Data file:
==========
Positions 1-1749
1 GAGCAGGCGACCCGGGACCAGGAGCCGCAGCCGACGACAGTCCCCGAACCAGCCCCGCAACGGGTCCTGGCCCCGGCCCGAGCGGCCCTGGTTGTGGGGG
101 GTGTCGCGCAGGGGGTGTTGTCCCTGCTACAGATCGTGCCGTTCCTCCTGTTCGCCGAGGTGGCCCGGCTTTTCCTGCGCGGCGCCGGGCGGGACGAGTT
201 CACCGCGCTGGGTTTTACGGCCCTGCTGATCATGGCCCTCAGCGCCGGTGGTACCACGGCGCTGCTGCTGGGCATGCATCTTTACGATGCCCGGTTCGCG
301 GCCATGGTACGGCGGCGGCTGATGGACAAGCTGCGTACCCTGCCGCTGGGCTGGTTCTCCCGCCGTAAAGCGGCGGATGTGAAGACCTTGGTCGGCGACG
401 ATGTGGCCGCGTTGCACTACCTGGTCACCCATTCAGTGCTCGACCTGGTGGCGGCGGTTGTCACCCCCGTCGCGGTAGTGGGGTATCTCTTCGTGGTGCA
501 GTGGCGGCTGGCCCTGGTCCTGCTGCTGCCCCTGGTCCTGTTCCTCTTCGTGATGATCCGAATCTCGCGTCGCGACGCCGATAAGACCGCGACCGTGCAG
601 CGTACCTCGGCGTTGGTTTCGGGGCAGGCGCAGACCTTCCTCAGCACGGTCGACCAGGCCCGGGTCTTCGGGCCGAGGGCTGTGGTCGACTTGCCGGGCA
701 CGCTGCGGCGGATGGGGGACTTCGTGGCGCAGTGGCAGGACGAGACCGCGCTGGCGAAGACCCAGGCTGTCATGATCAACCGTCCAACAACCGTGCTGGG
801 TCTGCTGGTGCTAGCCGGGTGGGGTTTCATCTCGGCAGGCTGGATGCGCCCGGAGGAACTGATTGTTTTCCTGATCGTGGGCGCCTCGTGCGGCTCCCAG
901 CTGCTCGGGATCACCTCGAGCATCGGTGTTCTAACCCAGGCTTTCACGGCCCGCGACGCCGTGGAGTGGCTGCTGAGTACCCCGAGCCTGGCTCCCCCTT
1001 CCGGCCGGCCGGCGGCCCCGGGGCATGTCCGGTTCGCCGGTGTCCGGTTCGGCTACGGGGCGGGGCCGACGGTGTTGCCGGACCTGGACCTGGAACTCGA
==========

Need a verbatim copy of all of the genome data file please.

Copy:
Positions 1-1749
1 GAGCAGGCGACCCGGGACCAGGAGCCGCAGCCGACGACAGTCCCCGAACCAGCCCCGCAACGGGTCCTGGCCCCGGCCCGAGCGGCCCTGGTTGTGGGGG
101 GTGTCGCGCAGGGGGTGTTGTCCCTGCTACAGATCGTGCCGTTCCTCCTGTTCGCCGAGGTGGCCCGGCTTTTCCTGCGCGGCGCCGGGCGGGACGAGTT
201 CACCGCGCTGGGTTTTACGGCCCTGCTGATCATGGCCCTCAGCGCCGGTGGTACCACGGCGCTGCTGCTGGGCATGCATCTTTACGATGCCCGGTTCGCG
301 GCCATGGTACGGCGGCGGCTGATGGACAAGCTGCGTACCCTGCCGCTGGGCTGGTTCTCCCGCCGTAAAGCGGCGGATGTGAAGACCTTGGTCGGCGACG
401 ATGTGGCCGCGTTGCACTACCTGGTCACCCATTCAGTGCTCGACCTGGTGGCGGCGGTTGTCACCCCCGTCGCGGTAGTGGGGTATCTCTTCGTGGTGCA
501 GTGGCGGCTGGCCCTGGTCCTGCTGCTGCCCCTGGTCCTGTTCCTCTTCGTGATGATCCGAATCTCGCGTCGCGACGCCGATAAGACCGCGACCGTGCAG
601 CGTACCTCGGCGTTGGTTTCGGGGCAGGCGCAGACCTTCCTCAGCACGGTCGACCAGGCCCGGGTCTTCGGGCCGAGGGCTGTGGTCGACTTGCCGGGCA
701 CGCTGCGGCGGATGGGGGACTTCGTGGCGCAGTGGCAGGACGAGACCGCGCTGGCGAAGACCCAGGCTGTCATGATCAACCGTCCAACAACCGTGCTGGG
801 TCTGCTGGTGCTAGCCGGGTGGGGTTTCATCTCGGCAGGCTGGATGCGCCCGGAGGAACTGATTGTTTTCCTGATCGTGGGCGCCTCGTGCGGCTCCCAG
901 CTGCTCGGGATCACCTCGAGCATCGGTGTTCTAACCCAGGCTTTCACGGCCCGCGACGCCGTGGAGTGGCTGCTGAGTACCCCGAGCCTGGCTCCCCCTT
1001 CCGGCCGGCCGGCGGCCCCGGGGCATGTCCGGTTCGCCGGTGTCCGGTTCGGCTACGGGGCGGGGCCGACGGTGTTGCCGGACCTGGACCTGGAACTCGA